The CIA declined to disclose the cost of the ad campaign or detail the number of Arab-American recruits it wants to hire.

Leaders in Dearborn’s Arab community said they welcomed efforts to make U.S. intelligence agencies more inclusive.

But they said people have grown wary of the government’s use of wiretaps and informants in the Arab-American community.

Strict enforcement of immigration laws and delays at airports and border crossings for Arab-Americans have also created a backlash, they said.

“People have been told, ‘Your name is Mohammed; your name is Ahmed; you must be a terrorist,” said Osama Siblani, Lebanese-born publisher of the Dearborn-based Arab American News. “How do you bring people into the government when they have been subjected to a great deal of discrimination?”

He added: “You have to believe that what you are doing is the right thing, otherwise you are just a gun for hire.”

Siblani, whose newspaper runs CIA recruiting ads, met CIA Director Leon Panetta during a September visit to Dearborn. “I said, treat us like Americans,” he said. “We love America but does America love us?”

Dawud Walid, head of the Michigan branch of the Council on American-Islamic Relations, agreed that many Arab-Americans were torn between feelings of patriotism and resentment of U.S. government policy at home and abroad.

“I think transparency will do a lot more than airing TV commercials. There’s a large amount of fear and mistrust with the government,” Walid said.

People of Middle Eastern origin make up more than one-third of Dearborn’s 100,000 residents, an influx that began a hundred years ago when Henry Ford hired Lebanese immigrants to work in the nearby River Rouge plant. More recently, many Iraqi refugees have also settled in Dearborn.

On Warren Avenue, where signs in Arabic outnumber those in English, other residents said they doubted the CIA would find many willing recruits in Dearborn.

“It’s not lack of patriotism. It’s questioning of wrong policy,” said Mohammed, a 24-year-old graduate student of Libyan descent who asked not to use his last name.

Inside Tuhama’s, Chehade said he would warn his adult sons to consider the consequences of signing on with the CIA.

“People are going to hate you,” he said.

(Editing by Cynthia Osterman)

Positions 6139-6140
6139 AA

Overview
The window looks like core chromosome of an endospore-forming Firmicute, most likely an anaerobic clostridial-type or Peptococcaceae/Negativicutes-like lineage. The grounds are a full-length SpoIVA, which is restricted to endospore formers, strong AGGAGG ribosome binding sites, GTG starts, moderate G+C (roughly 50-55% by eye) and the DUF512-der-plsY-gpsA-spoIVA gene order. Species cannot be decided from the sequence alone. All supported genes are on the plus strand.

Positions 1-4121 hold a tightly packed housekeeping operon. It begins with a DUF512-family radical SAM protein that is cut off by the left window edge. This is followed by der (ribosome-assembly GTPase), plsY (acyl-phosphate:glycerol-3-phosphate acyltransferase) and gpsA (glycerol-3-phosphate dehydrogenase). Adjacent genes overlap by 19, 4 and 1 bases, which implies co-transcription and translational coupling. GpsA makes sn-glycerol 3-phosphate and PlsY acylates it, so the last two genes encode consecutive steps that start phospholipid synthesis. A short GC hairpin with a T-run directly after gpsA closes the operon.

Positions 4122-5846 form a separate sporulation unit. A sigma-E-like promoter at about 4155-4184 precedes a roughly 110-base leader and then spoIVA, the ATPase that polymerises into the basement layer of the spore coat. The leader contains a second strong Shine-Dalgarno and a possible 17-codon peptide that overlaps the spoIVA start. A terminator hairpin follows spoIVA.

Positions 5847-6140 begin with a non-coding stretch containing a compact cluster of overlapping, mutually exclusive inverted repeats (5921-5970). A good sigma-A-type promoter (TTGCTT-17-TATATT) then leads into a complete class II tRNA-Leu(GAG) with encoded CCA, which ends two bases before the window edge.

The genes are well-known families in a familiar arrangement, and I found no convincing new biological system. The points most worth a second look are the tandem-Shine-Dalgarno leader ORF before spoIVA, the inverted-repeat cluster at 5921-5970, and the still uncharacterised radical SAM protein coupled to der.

Sermon on Eid Al-Adha: ‘One G’d, One Community’

Today’s Jumu’ah khutbah given at the Islamic Organization of North America (IONA) in Warren, MI touched on the following:

  • Part of the symbolism of Hajj relating to One Creator and one creation, which has duality (zawjayn) as symbolized through Adam (AS) and Eve (AS).
  • Muslims being one community with one purpose and one common destiny.
  • Having concern for Muslims throughout the world, but charity starts at home.
  • Community concern regarding the shooting of Imam Luqman Ameen Abdullah (RH).

Click here to listen.

Prayer & remembering genocide

While we’re all eating Turkey today and watching the football games (I’m sure the Detroit Lions will get smoked), let’s remember the true importance of today, which is an American national vacation day.

Today is truly a holiday (holy-day) in the sense that it is the 9th day of Dhul-Hijjah, the Day of `Arafat, in which Prophet Muhammad (SAAS) said it is the best day of supplication.  Some commentators say that this day i symbolic of when Adam (AS) recognized (`a – ra – fa) Eve (AS) after their separation in paradise.  The first pilgrimage was in fact the pilgrimage of Adam (AS).

The Day of `Arafat is the day of recognizing our human worth (masculine and feminine characteristics) and the recognition of the equality of the human soul under G’d.

Which brings me to this day being a day of mourning for Native Americans.  As we Americans overeat and enjoy our families, most of us will get lost in the national myth of Thanksgiving.

The fact of the matter is that the settlers who were welcomed with hospitality by the Natives shortly after arrival committed genocide and ethnic cleansing on the original inhabitants.

The first “Day of Thanksgiving” declared by the MA Bay Colony governor was a celebration of the slaughter of 700 men, women, and children of the Pequot tribe in 1637 during their annual Green Corn Festival.  This initial massacre led the way for hundreds of massacres to come, Natives being subjugated (even made to be slaves for a period of time), and bamboozled through broken treaties primarily signed by Uncle Tom Natives who didn’t truly represent their people.

During this day of supplication, pray for the repair of the Native Americans and that we can tell history how it really is instead of re-telling myths.